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I read far too much European crime fiction these days at the expense of books coming from other countries. Even American crime Parker Bilalwriters, a staple of my teenage years, are beginning to slip from my reading. However, I’ve been meaning to try Parker Bilal for a while, ever since I met him at a Bloomsbury event last year. I read The Ghost Runner over the Easter weekend and was pleased that I finally broke my Eurocentric reading spree. Because Bilal gives a glimpse of a world removed from the city and plunges us into the Egyptian outback where revenge and violence are treated as a matter of course.

Private Investigator Makana is in exile from his native Sudan and still trying to find out what happened to his missing wife and daughter. He is employed to track down the perpetrator of a horrific act of violence on a young girl, the trail of which leads him to the edge of the Sahara desert. There, a decades old feud is reignited and Makana’s life comes under threat as he edges closer to revealing the secrets of this small community.

I found the book to be a slow, substantial read that gradually draws the reader into the sparseness of the desert community. The initial act of violence takes place in Cairo but the narrative quickly moves to a rural setting which suits Bilal’s style of writing more. Makana feels instinctively at home in the vast landscape which reminds him of his native Sudan. For a while the Cairo crime seems far removed from the action taking place in the desert but everything slowly comes together at the conclusion.

The descriptions of the long held tensions in a remote Egyptian town is this book’s greatest strength and what started as a slow but steady read for me became compelling towards the end. I notice I have Bilal’s two earlier books on my shelves to read and I intend to make these a priority over the next month.

Many thanks to Bloomsbury for my review copy.

Dulldaypic_1383942569This is the second book in a month that I’ve read where the violence has made me wince. But, like in Pierre LeMaitre’s Irene, the level of violence in At the End of a Dull Day seems proportionate to the setting and the oeuvre within which Massimo Carlotto writes.

Georgio Pellogrino, a protagnist in an earlier Carlotto novel, is leading a relatively straight existence running a popular restaurant in the Veneto area of Italy. Frequented by politicians and other members of polite Italian society, the restaurant comes under threat when Pelligrino discovers that a popular politician with Ministerial ambitions has lost two million of Pellegrino’s Euros in a Ponzi style scheme. He swears revenge and discovers a lost appetite for violence and killing.

Although, at 192 pages, this is a relatively short book, the narrative is densely packed in terms of both plot and characterisation. Pelligrino is an anti-hero of the traditional kind. His capacity for violence, especially towards women, is shocking but there’s a world weariness to him too. As readers we’re both shocked by the contempt with which he treats the women in his life and he absurd justifications he makes for doing so.

I found the narrative to be completely compelling and read it in virtually one sitting. In many ways this isn’t the style of book I normally read but I could only sit back and enjoy the stark brutality of Carlotto’s writing.

Thanks to Europa Editions for my review copy.

outcastdead200Elly Griffith’s books, featuring forensic archaeologist Dr Ruth Galloway, remain one of my ‘must read’ series. The books have been of a consistently good quality and, even when Griffiths changes the Norfolk setting, have retained a strong sense of place. There’s also a feeling of movement in the novels and characters lives are constantly changing. After a foray into Lancashire, in The Outcast Dead the characters are back in Norfolk and Ruth Galloway is sucked into a case of a missing child.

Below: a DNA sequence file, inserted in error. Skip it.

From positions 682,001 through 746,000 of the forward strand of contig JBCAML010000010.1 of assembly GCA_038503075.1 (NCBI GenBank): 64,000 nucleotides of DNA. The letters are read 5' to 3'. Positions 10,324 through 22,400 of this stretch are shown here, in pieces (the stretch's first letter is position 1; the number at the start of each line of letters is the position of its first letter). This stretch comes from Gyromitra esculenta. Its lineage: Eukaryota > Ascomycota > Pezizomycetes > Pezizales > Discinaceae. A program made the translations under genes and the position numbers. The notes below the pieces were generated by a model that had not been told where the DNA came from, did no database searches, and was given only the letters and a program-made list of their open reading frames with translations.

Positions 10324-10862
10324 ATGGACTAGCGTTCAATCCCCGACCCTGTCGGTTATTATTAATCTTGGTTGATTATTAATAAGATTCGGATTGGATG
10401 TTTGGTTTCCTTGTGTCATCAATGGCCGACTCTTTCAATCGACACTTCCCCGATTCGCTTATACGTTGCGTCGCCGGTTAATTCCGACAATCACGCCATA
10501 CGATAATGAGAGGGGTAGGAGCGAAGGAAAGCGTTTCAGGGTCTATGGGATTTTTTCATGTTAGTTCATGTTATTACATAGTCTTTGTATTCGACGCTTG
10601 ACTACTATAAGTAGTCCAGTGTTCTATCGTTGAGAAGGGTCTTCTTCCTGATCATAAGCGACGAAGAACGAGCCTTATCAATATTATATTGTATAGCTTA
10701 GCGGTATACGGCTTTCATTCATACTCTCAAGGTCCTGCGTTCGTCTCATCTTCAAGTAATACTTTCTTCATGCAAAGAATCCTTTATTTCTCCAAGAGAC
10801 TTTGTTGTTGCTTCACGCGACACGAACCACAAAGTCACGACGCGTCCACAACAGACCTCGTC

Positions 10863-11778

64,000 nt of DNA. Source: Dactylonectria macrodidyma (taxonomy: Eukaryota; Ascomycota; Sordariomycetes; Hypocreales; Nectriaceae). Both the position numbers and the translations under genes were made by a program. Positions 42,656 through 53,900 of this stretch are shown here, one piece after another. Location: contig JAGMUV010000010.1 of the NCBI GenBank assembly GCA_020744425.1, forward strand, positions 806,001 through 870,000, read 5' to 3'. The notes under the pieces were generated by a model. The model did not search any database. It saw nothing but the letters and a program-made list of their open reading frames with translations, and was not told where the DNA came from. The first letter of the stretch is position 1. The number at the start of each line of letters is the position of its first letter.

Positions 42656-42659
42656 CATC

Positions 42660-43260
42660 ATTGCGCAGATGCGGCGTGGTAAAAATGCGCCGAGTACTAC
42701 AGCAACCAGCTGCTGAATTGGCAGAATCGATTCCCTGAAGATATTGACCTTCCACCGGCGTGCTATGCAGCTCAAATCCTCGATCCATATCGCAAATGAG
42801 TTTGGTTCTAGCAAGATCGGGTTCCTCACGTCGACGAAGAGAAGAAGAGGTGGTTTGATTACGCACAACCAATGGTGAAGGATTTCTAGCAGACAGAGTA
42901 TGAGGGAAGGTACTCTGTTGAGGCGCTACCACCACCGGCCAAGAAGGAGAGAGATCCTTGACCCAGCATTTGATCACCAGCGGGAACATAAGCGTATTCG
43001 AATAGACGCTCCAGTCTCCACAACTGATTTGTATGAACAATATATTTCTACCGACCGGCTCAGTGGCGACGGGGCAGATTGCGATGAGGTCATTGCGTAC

During an excavation, a body is found in the grounds of Norwich Castle which may be that of the infamous Victorian child killer Jemima Green, known as Mother Hook. The discovery prompts the arrival of a crew from a salacious TV series. Meanwhile, DCI Harry Nelson is investigating the death of three children whose mother is suspected of having smothered them. When another child goes missing, the sense of urgency increases as the team look for a man or woman whose motives defy even the most experienced profiler.

The emphasis on the death of children in this book is a difficult subject for a crime novel but Griffiths does well to write about the abductions and murders with a light touch. The historical context for one set of murders helps, and the whole book is set in an atmosphere of doubt and suspicion.

The central characters, familiar to Grififths readers, are moving on with their lives: Ruth still fantasises of a future with Harry even though she knows its impossible and Judy, a detective on Harry’s team, is attempting to continue with her family life while knowing that the father of her baby is the druid, Cathbad. There is a sense of overlap with some of the stories. Judy’s concealment of her baby’s paternity has echoes of Ruth’s in earlier books. Similarly, the theft of a baby also references back to an earlier child abduction which ended disastrously. But the series retains a consistency that is remarkable considering we are now on book number six.

In spite of references in the book to earlier novels, I still think a reader new to this series could start with The Outcast Dead. For existing fans, this series will continue to delight.

Thanks to Quercus for my review copy.

I read five books in March, all of which were excellent. This isn’t always the case so I’m pleased to see that quality is winning over quantity. I also have some great books lined up for my April reading, including Anya Lipska’s Death Can’t Take a JokeMy crime IMG_0971fiction highlight of the month was attending Anya’s book launch at Daunt Books in Holland Park. Watch this space for the review.